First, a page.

“I’ve seen you there from 2013 growing and growing and growing – this is the outcome of working hard and excellence. This was going to happen – it happened.

“Everything that I had thought about it had just come to fruition – I was like ‘good job, you’ve done it and you’ll continue to do it’.

“For her to come back and do it in 2021 would be exceptional.”

Atkinson Ready To Roar At The ISL

As Friday dawns, so does the start of the second season of the ISL in Budapest where Atkinson will represent London Roar after being part of Team Iron in the inaugural campaign.

The 31-year-old welcomes the competition in the light of the postponement of Tokyo 2020 – pushed back until July 2021 because of Covid-19 – as well as the financial support it delivers.

She said:

“I thought going fast in practise, trying to emulate a competition in practise, would be enough but it’s completely different. Just the mindset alone is different.

“Physically maybe you can produce the same amount of effort but mentally, getting into that zone, getting into that gear is a completely different person.

“I have to be thankful there is an ISL going on – whatever happens – hopefully it will be for the best and everyone is safe.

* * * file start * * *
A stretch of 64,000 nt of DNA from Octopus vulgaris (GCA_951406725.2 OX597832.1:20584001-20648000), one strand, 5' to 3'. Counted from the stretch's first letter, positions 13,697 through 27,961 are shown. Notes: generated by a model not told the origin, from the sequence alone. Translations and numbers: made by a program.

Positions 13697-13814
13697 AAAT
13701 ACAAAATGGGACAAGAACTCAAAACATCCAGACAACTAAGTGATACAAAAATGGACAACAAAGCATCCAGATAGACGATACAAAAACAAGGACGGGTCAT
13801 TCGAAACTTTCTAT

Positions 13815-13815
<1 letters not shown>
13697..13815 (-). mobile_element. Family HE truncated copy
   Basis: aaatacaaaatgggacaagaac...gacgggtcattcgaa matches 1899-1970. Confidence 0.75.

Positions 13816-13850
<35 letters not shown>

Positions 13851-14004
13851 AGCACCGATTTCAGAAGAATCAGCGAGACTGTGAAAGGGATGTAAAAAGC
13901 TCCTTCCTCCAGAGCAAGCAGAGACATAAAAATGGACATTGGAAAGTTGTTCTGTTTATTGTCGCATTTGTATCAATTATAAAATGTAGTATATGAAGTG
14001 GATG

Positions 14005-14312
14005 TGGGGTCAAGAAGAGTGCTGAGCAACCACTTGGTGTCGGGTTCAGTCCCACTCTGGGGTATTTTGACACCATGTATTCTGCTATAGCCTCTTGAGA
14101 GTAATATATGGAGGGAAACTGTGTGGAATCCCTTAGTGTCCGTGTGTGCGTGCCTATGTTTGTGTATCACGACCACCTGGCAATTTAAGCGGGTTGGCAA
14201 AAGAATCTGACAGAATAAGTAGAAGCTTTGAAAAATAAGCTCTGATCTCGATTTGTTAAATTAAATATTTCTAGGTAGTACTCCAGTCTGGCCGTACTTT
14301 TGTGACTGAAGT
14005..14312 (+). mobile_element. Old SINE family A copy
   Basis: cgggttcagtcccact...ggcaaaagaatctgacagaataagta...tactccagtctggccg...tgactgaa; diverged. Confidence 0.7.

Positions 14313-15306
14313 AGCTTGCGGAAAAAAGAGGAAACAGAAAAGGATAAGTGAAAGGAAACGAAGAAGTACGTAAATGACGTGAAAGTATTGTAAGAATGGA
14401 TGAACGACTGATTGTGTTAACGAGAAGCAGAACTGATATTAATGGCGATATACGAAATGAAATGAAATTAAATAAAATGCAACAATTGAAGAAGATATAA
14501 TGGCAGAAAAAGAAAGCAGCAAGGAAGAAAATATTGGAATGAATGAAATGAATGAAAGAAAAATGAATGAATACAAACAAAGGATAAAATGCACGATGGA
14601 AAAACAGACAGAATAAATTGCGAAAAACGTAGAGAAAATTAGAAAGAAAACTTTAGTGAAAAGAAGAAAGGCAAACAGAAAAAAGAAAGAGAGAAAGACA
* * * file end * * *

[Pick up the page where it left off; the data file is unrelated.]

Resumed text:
“But just for the fact that we get a chance to do something this year because everybody was so ready for the Olympics. And to have that as a big letdown and to have a whole four years of training go to waste, you have something this year to perk you back up again.

“See where you are, how you feel, fall in love with the sport again, give it another go for another couple of months before trials. I think it’s great for us to have that distraction and to keep us motivated.”

So too is she looking forward to training with fellow Roar breaststroker Adam Peaty, saying:

“I am secretly waiting to push off the wall beside him and test out my underwaters.”

Atkinson will find herself in the unusual position of being in a team environment and competing in relays, so used to travelling and competing alone.

ISL: Alia Atkinson

“I am used to me, myself and I.

“I do enjoy it. So having a relay: I’ve done it at the lower meet, but never a big, competitive meet.

“It’s fantastic to come up and know one of the top-name swimmers is coming along.

“You don’t have to put so much pressure on yourself: I need to be first – oh no, the other team-mates have got you. And I never had that before.

“So it’s great to know you can trust the team and lean on the team as well because they are just as strong as you.

“The ISL is great to get to know the other swimmers because when we get to see them – or when I see them at least – they’re always in their mode, they’re in game mode already.

“So you don’t get to know them or get a sense of who they are. So now when there’s downtime you see that so and so is very funny or so and so is this, get to know a bit more behind the swimmer.”